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Visit  the Described and Captioned Media Program (DCMP) Captioning Key for more detailed guidelines.

Text

Case

  • Mixed case characters are preferred for readability
  • Use capital letters for shouting not for emphasis.

Font/Color

  • White Characters on a dark translucent background
  • Medium weight, sans serif font
  • A drop or rim shadow
  • Proportionally spaced, avoid overlap with other characters

Line Division

  • Do not break a modifier from the word it modifies
  • Do not break a prepositional phrase
  • Do not break a person’s name or the title from the name with which it is associated
  • Do not break a line after a conjunction
  • Do not break an auxiliary verb from the word it modifies
  • Never end a sentence/begin a new sentence on the same line unless they are short, related sentences containing only one or two words

Caption Placement

  • Multi-lined captions should be left aligned when technically possible
  • Captions are placed on the bottom two lines
  • It is preferred that there are no more than two lines per caption
  • If placing captions at the bottom of the screen interferes with visuals/graphics, place captions elsewhere on the screen where they do not interfere
  • Place all captions with reasonable margins
  • Placement should not interfere with names, faces, or mouths of speakers or text/graphics that are essential to the comprehension of the media
  • Speaker identification should be used

Spelling, Punctuation, Grammar

Spelling and Capitalization

  • Be consistent in the spelling of words throughout the media
  • Capitalize proper nouns for speaker identification
  • Lowercase sound effects, including both descriptions and onomatopoeia. Except when a proper noun is part of the description

Punctuation and Grammar

  • When captioning a list separated by commas, use a serial, or Oxford, comma
  • When a speaker hesitates or stutters, caption what is said
  • Do not use an ellipses to indicate that the sentence continues into the next caption
  • Use an ellipsis when there is a significant pause within a caption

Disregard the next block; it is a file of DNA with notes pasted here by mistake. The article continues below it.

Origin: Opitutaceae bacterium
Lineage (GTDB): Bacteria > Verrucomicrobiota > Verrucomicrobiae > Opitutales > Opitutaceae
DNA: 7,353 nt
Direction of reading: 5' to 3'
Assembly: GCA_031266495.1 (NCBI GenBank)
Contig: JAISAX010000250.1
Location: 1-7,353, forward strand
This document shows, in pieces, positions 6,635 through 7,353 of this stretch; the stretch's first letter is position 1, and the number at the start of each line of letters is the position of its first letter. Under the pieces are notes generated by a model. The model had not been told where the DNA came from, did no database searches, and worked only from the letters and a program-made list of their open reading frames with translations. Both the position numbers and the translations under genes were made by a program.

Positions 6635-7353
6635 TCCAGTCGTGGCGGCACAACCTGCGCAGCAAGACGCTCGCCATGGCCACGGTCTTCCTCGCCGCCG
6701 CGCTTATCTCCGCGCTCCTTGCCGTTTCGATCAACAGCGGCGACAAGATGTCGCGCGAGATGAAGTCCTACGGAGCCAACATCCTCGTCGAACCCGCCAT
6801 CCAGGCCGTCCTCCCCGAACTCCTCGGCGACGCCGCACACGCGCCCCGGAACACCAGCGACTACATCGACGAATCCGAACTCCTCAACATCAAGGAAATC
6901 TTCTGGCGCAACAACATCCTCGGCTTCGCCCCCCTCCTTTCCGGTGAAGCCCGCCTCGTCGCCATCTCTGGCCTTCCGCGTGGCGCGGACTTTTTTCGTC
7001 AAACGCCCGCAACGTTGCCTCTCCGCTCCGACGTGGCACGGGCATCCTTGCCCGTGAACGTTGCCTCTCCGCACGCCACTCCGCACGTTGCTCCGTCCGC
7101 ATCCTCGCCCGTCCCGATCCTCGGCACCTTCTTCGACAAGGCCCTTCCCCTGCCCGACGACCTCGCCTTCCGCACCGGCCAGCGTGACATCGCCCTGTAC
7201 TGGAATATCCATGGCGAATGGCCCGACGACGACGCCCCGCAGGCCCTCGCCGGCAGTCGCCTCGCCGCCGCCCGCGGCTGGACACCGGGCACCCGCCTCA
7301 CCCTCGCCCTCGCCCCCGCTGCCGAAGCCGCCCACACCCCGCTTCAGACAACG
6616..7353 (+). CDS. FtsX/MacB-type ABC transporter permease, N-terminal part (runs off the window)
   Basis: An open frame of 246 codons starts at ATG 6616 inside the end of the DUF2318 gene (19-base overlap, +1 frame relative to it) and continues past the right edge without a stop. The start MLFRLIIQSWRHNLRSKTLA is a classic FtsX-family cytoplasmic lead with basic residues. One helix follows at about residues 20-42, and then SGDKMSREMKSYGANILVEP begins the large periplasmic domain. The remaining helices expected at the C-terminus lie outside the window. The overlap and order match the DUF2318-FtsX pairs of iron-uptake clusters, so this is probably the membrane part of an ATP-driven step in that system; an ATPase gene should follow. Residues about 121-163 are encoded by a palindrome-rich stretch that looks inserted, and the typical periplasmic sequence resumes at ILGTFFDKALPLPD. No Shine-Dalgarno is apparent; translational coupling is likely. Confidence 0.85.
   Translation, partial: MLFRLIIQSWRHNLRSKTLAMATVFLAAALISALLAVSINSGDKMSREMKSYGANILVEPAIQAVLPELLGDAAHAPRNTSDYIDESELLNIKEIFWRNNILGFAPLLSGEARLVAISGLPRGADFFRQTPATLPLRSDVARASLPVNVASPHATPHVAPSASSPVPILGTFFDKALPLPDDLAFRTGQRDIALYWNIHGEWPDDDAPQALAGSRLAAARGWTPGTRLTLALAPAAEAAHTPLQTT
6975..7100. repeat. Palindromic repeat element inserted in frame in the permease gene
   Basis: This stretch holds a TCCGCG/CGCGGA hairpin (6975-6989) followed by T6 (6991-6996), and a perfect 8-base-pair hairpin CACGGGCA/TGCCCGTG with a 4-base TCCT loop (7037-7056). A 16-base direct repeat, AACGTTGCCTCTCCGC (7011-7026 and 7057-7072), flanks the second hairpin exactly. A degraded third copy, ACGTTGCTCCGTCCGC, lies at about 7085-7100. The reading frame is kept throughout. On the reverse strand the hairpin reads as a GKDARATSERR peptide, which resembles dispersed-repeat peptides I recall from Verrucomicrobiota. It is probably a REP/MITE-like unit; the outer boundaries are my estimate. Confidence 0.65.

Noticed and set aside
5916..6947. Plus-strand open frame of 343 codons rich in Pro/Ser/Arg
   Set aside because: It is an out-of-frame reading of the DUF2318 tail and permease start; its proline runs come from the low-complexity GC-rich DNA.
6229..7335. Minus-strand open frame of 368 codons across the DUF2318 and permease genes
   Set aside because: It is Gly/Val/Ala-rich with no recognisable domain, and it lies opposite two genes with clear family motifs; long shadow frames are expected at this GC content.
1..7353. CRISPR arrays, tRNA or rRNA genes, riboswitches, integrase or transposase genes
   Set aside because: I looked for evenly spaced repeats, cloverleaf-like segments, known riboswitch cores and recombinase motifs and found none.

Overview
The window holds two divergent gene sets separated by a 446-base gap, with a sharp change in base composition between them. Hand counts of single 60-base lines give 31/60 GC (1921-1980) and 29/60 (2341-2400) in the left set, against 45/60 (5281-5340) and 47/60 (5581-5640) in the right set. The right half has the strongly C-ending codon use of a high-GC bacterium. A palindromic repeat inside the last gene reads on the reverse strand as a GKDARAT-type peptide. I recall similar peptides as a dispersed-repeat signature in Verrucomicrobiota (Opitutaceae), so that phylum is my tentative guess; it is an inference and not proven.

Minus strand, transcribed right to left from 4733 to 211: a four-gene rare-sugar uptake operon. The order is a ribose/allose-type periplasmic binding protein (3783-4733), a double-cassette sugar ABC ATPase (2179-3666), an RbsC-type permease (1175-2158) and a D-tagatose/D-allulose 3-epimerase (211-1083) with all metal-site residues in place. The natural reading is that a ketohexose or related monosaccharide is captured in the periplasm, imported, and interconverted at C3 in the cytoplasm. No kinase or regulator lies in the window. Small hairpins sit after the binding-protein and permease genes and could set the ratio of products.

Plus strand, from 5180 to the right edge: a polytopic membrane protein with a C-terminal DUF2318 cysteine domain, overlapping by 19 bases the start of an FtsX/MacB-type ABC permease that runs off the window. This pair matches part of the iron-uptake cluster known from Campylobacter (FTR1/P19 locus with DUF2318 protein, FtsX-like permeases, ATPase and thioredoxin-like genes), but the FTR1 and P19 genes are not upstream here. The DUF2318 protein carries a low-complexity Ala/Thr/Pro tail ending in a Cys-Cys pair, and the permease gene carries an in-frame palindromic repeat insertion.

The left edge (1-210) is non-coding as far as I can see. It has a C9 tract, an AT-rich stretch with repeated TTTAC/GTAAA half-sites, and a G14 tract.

• Use  quotation marks only for on screen readings from a poem, book, play, journal, or letter
  • Beginning quotation marks should be used for each caption of quoted material except for the last caption
  • Use italics:
    • When a person is dreaming, thinking, or reminiscing
    • There is a background audio that is essential to the plot, such as a PA system or TV
    • The first time a new word is being defined
    • There is off-screen  dialogue,  narrator, sound effects, or music
    • For foreign words and phrases, unless they are in an English dictionary
    • When a particular word is heavily emphasized in speech


Sound Effects and Music

Sound Effects

  • Describe sound effects in present tense
  • A description of sound effects, in brackets, should include the source of the sound. However, the source may be omitted if it can be clearly seen onscreen
  • The described sound effect should be on the first line of the caption, separate from the onomatopoeia
  • Described sound effects and onomatopoeia must be lowercased
  • Caption background sound effects only when they are essential to the content

Music

  • Do not caption background music with a duration under 5 seconds
  • A description(in brackets) should be used for instrumental/background music when it’s essential to the understanding of the program
  • If possible, the description should include the performer/composer and the title
  • Use descriptions that indicate the mood

Lyrics

  • Caption the lyrics verbatim
  • Lyrics should be introduced with the name of the artist and the title in brackets, if the presentation rate permits
  • Caption lyrics with music icons
  • Use one music icon at the beginning and end of each caption within a song, but use two music icons at the end of the last line of a song





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